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A.C. 1503

Death of

queen Elja

traffic of lending money to such a beggarly pöten. A. Č. 1502. tate. Nevertheless, he concluded a treaty of commerce, friendship, and confederation with him, to continue in force for one year after the decease of the last liver : Maximilian and his son the archduke were admitted into the order of the garter, and the emperor created Henry knight of the golden fleece*. Rymer.

About the beginning of February, Henry's queen Elizabeth died in childbed, very little lamented by her husband, from whom she had never received any marks of tenderness or affection. He even zabeth, rejoiced at her death, as an event that freed him from a hateful rival in his title to the throne. He was now raised to the very summit of prosperity. He lived in peace with all his neighbours, and all domeftic troubles had ceased. But he was resolved that his subjects should not share in his felicity; for his avarice becoming every day more and more insatiable, he employed all his invention in devising new methods of excortion. For these fordid purposes The king he retained two infamous ministers called Empson and Budley and Dudley, who followed the profession of the as the inlaw, and practised all its fubterfuges and chicanery,

oppreffion. in opprefling the subjects with false accusations and imprisonment, until they were fain to purchase what was called a mitigation, with the best part of their substance. Such was their insolence, that they did not even observe the common forms of justice ; but proceeded with the most arbitrary licence, lo attack pretended delinquents, and try them in private, without fair examination or verdict of jury': and these acts of violence they exercised under the authority of the king, who shared the fruits of their

struments of

On the ninth day of December jects of the king of Portugal, to make 1502, the king granted a patent to discoveries by fea, and take possession James Elliot and Thomas Ashhuift of unknown lands, under the English merchants of Bristol, and to Jehn flag. Act, Fubi Gonzales and Francis Fernandez, lubo



NO. 47.

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A, C. 1503. oppression. He even insisted upon their keeping

regular accompts of this scandalous commerce, and
maintained a kind of distributive justice, even in
the practice of corruption t. He let flip no occa-
sion for amassing money, howsoever mean or un-
grateful it might be. One day when he was mag-
nificently entertained by the earl of Oxford, to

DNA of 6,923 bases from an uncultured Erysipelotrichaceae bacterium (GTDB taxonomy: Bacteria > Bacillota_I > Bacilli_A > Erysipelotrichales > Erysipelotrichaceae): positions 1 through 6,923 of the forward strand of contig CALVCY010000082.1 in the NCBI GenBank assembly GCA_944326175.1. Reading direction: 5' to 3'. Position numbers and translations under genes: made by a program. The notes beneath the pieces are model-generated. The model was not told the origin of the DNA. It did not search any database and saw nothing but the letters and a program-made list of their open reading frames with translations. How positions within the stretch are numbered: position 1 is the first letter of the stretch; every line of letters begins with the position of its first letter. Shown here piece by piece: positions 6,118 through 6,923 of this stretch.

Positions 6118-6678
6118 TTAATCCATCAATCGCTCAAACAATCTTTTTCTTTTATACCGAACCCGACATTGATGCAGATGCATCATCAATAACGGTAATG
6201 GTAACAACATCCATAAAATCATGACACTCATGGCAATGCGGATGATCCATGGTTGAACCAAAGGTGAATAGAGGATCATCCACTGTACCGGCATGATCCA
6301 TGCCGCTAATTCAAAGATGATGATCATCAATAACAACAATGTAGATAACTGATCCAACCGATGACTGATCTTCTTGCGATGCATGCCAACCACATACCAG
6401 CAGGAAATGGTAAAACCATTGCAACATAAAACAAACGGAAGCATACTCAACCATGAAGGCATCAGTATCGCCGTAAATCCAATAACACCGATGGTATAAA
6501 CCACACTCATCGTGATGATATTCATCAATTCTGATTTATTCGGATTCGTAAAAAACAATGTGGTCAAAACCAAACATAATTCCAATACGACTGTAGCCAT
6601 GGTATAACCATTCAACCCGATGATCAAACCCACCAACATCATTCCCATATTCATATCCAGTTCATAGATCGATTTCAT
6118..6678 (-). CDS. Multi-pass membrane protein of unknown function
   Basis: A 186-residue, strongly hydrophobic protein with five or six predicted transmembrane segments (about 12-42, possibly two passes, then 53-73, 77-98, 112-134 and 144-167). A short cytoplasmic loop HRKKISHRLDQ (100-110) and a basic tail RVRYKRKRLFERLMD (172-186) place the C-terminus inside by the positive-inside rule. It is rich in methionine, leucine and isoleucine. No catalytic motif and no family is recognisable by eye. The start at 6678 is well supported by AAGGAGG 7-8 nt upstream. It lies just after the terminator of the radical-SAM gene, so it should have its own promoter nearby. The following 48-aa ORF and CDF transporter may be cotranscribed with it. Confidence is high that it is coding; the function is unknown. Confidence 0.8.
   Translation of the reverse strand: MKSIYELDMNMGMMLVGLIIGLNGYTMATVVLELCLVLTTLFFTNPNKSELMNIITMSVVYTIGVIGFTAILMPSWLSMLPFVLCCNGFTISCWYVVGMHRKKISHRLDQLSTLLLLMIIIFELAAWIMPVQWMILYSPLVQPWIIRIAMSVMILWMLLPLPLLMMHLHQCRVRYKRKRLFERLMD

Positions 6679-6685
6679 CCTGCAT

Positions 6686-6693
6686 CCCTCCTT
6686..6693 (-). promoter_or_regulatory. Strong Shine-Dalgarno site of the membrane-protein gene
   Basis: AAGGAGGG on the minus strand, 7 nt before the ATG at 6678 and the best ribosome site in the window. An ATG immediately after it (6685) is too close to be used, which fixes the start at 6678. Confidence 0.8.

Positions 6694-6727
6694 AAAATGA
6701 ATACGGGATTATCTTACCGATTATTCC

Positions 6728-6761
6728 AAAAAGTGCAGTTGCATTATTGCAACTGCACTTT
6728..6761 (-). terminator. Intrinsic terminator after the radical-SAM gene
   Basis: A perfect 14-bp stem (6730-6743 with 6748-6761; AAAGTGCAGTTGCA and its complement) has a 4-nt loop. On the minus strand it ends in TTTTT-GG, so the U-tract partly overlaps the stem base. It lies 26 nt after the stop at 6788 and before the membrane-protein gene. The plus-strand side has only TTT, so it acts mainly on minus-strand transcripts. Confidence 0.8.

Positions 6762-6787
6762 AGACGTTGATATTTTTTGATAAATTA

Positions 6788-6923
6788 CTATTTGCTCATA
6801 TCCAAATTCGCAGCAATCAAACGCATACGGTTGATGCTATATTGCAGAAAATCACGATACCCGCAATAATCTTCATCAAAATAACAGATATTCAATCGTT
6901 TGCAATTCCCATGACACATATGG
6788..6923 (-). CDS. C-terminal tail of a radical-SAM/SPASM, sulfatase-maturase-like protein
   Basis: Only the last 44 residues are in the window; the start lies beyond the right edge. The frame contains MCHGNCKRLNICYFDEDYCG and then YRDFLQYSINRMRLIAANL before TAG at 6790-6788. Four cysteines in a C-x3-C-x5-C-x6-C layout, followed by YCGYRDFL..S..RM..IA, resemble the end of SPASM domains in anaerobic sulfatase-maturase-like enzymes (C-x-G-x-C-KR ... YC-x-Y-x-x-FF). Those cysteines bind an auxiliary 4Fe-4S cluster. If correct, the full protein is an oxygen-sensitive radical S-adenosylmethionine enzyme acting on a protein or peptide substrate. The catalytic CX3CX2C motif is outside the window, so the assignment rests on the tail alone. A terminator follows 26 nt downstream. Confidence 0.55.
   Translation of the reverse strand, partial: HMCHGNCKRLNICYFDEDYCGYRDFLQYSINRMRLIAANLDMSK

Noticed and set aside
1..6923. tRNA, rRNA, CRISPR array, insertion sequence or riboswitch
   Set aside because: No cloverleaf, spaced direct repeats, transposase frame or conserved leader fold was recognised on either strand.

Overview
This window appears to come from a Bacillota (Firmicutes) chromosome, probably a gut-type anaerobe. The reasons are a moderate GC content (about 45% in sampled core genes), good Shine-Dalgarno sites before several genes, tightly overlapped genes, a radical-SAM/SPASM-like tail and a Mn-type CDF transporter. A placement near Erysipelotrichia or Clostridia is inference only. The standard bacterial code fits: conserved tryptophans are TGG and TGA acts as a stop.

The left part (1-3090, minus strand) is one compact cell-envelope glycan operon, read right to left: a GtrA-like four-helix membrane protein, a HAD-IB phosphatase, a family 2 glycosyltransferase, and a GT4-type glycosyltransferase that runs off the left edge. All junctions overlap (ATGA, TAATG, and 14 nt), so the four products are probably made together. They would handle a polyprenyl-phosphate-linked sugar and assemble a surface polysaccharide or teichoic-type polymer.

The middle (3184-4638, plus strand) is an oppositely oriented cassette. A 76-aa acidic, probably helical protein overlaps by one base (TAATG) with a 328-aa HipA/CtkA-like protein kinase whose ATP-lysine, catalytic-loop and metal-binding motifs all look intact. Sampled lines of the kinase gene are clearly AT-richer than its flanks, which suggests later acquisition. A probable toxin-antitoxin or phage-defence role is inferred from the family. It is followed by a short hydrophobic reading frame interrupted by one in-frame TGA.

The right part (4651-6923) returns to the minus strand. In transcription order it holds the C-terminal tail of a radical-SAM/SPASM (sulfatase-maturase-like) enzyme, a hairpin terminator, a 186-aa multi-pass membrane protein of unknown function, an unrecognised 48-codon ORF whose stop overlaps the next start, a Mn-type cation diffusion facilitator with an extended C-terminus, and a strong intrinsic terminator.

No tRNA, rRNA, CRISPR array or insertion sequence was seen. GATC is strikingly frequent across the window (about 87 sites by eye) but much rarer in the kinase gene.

whose services he was in a great measure indebted
for the crown he enjoyed, he perceived a greater
number of domestics in livery than the law allowed
him to maintain ; and turning to the earl, “ My
“ Lord (said he) I have heard much of your hospi-
" tality, but it exceeds report. Are all these gen-
“ tlemen and yeomen your menial servants ?” Ox-
ford answering, that they were retained upon such
extraordinary occasions only, Henry affected sur-
prize, and replied with sotne warmth, “By my
So faith! my lord, I thank you for my good
( chear; buí I may not endure to have
is broken in my sight. My attorney must speak
" with you.” The earl was afterwards obliged
to compound for this misdemeanor by the payment
of fifteen thousand marks.

Such conduct in the king and his ministers could
folk forms a not fail to render them extremely odious to the peo-
conspiracy ple, who murmured incessantly against the govern-
against the
king. ment; and this discontent encouraged the earl of

Suffolk, whose fortune was by this time greatly re-
duced by his own extravagance, to form new pro-
jects against the person and government of Henry,
He had acquired a degree of popularity as the sur-
viving branch of the house of York: he privately
engaged some persons of consideration in his interest;

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Earl of Suf.

4. We are informed by lord Veru. Received of such a one five marks for lam, that he had seen a book of such a pardon ; which, if it do not pass, accompts, kept by Empson, and fub- the money to be repayed, or the party fcribed in almost every leaf by the otherwise satisfied,” Opposite to this king's own hand; among other artis memorandum the king had writ with cles he found the following; "Item, his own hand, Otherwise satisfied.'

and then retired to Flanders, in hope of receiv. 4. C. 1503. ing countenance and succour from the old dutchess of Burgundy. The king, alarmed at his retreat, and eager to know his scheme, with the names of his affociates, repeated the expedient he had used in the case of Perkin Warbeck. Sir Robert Curfon, governor of the castle of Hammes, being properly instructed, abandoned his charge, on pretence of having been injured by the king; and retiring to Flanders, offered his service to the earl of Suffolk. He acted his part with such dexterity, that in a little time he insinuated himself into the confidence of that nobleman; and foon discovered all his affociates. The intelligence was forthwith His accom. conveyed to Henry, who immediately issued war- plices are rants for arresting his own brother-in-law William